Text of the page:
It is heartening to see the enthusiasm expressed by members of the Chicago Coin Club to host the premier event in American numismatics — the ANA World’s Fair of Money — in Rosemont in 2011. Everyone is eager to show the hobby what a great club we have, and to make the 2011 ANA convention the best ever!

There are many opportunities to make your mark, as chairman or co-chairman, if you have the time, or as a committee member and helper at the convention itself. Available chairmanships are listed below. Note that every appointed chairman must be a member of the ANA.

Honorary General Chairman — open (to be discussed by the committee chairs)
General Chairman — Bob Leonard
Assistant General Chairman — Mark Wieclaw
ANA Ambassadors (“Registration”) Chairman — open
Numismatic Theatre Chairman — open
    Numismatic Theatre Assistant Chairman — open
Pages Chairman — open
Collector Gallery (Exhibits) Chairman — Paul Hybert
    Collector Gallery (Exhibits) Assistant Chairman — open
Scout Workshops Chairman — open
    Scout Workshops Assistant Chairman — open
Activities Chairman — open
Patron Chairman — open
Medal Chairman — open
Outreach/Local Transportation Chairman — open
Branding (“Gear”) Chairman — open
Noncompetitive Exhibits Chairman — open
Chicago Volunteers Manager (“Volunteers Chairman”) — open

While I have shown the committees as having a Chairman and an Assistant Chairman, the recent Milwaukee convention used two Co-Chairman positions for those requiring more than one person, and in their opinion it worked out well. I don’t believe that this experiment has been repeated for later conventions, but am willing to leave this decision to the members of each committee.

In years past, the Registration committee had a lot of work to do in ensuring that each attendee had the proper materials ordered and received the correct badge and ribbons. This function has now been taken over by national volunteers and ANA paid staff, which is certainly an improvement because there is no learning curve for the local people. New in 2009 is the charging of admission to non-ANA members. There were a few rough edges at the Los Angeles convention, where this concept was launched, but I’m sure that the ANA will have everything running smoothly by 2011.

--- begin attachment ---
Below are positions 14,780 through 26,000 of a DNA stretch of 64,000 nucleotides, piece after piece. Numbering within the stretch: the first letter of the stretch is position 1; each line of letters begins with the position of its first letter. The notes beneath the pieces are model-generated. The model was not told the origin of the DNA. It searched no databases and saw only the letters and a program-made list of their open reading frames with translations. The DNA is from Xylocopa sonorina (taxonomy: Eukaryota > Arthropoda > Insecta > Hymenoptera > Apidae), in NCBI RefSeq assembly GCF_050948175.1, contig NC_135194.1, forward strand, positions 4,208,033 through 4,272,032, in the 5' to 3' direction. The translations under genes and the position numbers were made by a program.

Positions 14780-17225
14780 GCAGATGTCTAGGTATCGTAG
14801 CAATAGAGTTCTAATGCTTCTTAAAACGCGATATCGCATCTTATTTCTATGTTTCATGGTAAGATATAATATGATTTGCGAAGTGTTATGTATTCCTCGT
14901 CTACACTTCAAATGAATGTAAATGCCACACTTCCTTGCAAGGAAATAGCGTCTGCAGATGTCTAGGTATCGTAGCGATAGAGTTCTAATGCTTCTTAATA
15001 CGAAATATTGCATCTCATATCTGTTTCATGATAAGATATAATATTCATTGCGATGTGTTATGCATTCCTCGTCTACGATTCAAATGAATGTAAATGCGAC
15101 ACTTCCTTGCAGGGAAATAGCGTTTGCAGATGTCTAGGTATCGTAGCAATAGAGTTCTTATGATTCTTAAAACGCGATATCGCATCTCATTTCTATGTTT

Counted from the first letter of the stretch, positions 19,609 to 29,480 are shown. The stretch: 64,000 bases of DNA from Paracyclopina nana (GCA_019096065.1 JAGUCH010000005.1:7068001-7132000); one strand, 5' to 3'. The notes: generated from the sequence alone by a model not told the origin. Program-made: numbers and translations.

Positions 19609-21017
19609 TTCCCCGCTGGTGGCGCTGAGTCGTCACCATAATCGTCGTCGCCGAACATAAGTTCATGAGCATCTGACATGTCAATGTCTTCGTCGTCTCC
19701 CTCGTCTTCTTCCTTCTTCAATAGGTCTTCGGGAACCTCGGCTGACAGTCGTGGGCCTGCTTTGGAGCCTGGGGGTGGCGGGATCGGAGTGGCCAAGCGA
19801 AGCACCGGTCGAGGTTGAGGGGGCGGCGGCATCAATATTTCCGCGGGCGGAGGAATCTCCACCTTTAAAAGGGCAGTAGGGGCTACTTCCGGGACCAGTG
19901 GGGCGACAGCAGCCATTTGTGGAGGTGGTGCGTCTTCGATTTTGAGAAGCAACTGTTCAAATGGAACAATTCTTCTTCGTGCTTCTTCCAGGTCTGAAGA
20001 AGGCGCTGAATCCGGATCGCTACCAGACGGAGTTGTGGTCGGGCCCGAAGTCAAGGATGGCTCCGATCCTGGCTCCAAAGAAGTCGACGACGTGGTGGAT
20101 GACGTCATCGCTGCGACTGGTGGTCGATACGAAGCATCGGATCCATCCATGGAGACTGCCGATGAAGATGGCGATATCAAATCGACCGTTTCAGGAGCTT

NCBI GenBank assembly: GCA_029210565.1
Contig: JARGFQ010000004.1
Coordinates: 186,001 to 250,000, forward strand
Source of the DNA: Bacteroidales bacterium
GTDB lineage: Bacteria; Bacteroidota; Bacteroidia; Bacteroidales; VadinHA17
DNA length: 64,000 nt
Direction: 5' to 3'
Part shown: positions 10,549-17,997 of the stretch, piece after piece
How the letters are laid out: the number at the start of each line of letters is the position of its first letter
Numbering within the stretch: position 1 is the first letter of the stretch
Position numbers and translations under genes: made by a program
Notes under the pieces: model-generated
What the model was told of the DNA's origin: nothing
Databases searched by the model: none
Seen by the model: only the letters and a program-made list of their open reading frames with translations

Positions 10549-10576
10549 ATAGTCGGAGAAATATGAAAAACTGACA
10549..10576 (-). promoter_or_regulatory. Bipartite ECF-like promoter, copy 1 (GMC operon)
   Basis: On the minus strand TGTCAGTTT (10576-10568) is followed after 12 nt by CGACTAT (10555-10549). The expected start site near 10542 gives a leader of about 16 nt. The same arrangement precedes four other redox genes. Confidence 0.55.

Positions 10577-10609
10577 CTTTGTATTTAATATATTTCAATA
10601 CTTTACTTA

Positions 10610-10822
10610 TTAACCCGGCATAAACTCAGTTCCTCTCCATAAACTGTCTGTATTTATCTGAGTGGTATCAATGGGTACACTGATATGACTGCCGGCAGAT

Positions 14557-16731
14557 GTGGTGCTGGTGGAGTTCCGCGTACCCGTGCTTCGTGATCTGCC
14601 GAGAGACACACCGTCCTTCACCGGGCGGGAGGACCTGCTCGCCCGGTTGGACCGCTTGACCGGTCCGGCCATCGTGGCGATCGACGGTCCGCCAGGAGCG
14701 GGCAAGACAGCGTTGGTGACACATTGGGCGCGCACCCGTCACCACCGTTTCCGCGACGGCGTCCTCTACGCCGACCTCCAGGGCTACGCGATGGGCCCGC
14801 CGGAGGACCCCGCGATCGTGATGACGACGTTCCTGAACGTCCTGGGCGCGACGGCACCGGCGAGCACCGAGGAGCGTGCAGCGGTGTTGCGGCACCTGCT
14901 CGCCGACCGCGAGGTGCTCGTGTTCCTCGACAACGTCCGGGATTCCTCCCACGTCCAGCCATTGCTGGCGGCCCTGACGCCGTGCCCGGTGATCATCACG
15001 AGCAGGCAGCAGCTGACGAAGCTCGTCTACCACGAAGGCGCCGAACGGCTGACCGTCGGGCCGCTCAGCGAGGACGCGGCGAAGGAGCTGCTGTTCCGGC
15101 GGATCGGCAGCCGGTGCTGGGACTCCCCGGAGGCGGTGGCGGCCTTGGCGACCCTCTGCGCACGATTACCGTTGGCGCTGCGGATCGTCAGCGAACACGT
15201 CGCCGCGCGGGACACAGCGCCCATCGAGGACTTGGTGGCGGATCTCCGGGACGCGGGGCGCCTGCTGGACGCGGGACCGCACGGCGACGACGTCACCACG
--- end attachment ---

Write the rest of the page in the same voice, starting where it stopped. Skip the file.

The result of this change is that the old “Registration” committee now has the responsibility of identifying and greeting all public attendees and directing them to the appropriate booth: ANA members who preregistered, ANA members who did not preregister, non-ANA members who must pay admission or join the ANA, and non-ANA members entitled to free admission (Scout and school groups only). They are now ambassadors for the American Numismatic Association, directing visitors to the show entrance from the parking lot and Stevens Center entrances, pointing out the correct booth to obtain a badge, and responding to questions about admissions, show hours, location of exhibits, etc. One or two ANA Ambassadors will be stationed inside the bourse area itself, to assist anyone who seems confused. This will be a big committee, maybe 20 people or more, to ensure that at least three people are available at the entrance at all times. Members of this committee will be the face of the ANA to the general public, and their patient and friendly attitude will insure that every attendee comes away with good feelings about the ANA and the Chicago Coin Club.

The Numismatic Theatre Chairman is responsible for soliciting proposals for Numismatic Theatre presentations well in advance of the convention. (This should be fun, because our club is not lacking for people who can present good, original programs well, but of course speakers are not limited to our area, and good speakers from across the nation should be contacted also.) But the chairman is relieved of drawing up the actual program schedule and Numismatic Theatre Guide, which is done by ANA headquarters. An Assistant Chairman and at least one backup member are needed, so that every presenter can be properly introduced and honored with an ANA Educational Certificate (and gift from the Chicago Coin Club, if the members approve).

The Pages Chairman is responsible for inviting Young Numismatists age 11-17 (in 2011) to serve as pages for the convention (mailing done by the ANA). At the convention, the chairman supervises the pages, ensuring that all ANA rules are followed.

The ANA has renamed the Exhibits area the Collector Gallery. Paul Hybert, who was our Exhibit Chairman in 1999 and who is an ANA exhibits buff to boot, has agreed to assume this responsibility again for 2011. He needs an Assistant Chairman (or Co-Chairman) and two other members for his committee. It is not too early to start planning your exhibit for 2011!